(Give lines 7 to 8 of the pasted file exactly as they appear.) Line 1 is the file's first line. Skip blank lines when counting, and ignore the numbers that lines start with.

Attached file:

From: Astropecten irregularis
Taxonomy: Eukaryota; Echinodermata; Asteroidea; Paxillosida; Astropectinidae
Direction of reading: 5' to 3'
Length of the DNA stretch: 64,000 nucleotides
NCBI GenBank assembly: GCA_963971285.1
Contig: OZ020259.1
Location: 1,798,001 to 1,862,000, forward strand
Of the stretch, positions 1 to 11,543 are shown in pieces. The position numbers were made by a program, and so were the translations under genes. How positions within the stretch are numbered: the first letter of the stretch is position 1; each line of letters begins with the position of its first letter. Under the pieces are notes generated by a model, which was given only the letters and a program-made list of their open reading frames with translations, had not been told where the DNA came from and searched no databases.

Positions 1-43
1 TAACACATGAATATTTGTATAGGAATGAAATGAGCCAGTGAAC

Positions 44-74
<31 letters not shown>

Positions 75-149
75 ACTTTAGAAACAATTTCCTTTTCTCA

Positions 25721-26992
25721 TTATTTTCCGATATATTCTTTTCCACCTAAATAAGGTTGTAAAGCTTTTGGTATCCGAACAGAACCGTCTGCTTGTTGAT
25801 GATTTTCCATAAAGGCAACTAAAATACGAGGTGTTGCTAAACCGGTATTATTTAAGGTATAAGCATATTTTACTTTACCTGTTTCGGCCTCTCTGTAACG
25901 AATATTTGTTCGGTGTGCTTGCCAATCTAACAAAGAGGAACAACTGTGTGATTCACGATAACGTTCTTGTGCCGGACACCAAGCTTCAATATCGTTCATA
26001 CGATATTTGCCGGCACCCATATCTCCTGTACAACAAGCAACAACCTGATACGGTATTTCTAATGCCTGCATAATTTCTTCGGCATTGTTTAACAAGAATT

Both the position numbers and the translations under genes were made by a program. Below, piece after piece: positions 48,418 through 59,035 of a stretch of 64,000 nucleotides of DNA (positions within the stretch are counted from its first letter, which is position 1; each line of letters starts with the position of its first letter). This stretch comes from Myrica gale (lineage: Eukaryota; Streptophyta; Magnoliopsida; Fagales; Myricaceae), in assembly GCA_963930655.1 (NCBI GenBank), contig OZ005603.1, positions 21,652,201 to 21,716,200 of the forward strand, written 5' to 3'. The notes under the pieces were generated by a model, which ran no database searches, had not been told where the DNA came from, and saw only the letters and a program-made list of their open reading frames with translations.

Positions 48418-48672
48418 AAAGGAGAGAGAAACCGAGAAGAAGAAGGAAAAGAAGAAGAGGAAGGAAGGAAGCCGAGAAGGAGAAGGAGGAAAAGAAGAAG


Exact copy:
Location: 1,798,001 to 1,862,000, forward strand
Of the stretch, positions 1 to 11,543 are shown in pieces. The position numbers were made by a program, and so were the translations under genes. How positions within the stretch are numbered: the first letter of the stretch is position 1; each line of letters begins with the position of its first letter. Under the pieces are notes generated by a model, which was given only the letters and a program-made list of their open reading frames with translations, had not been told where the DNA came from and searched no databases.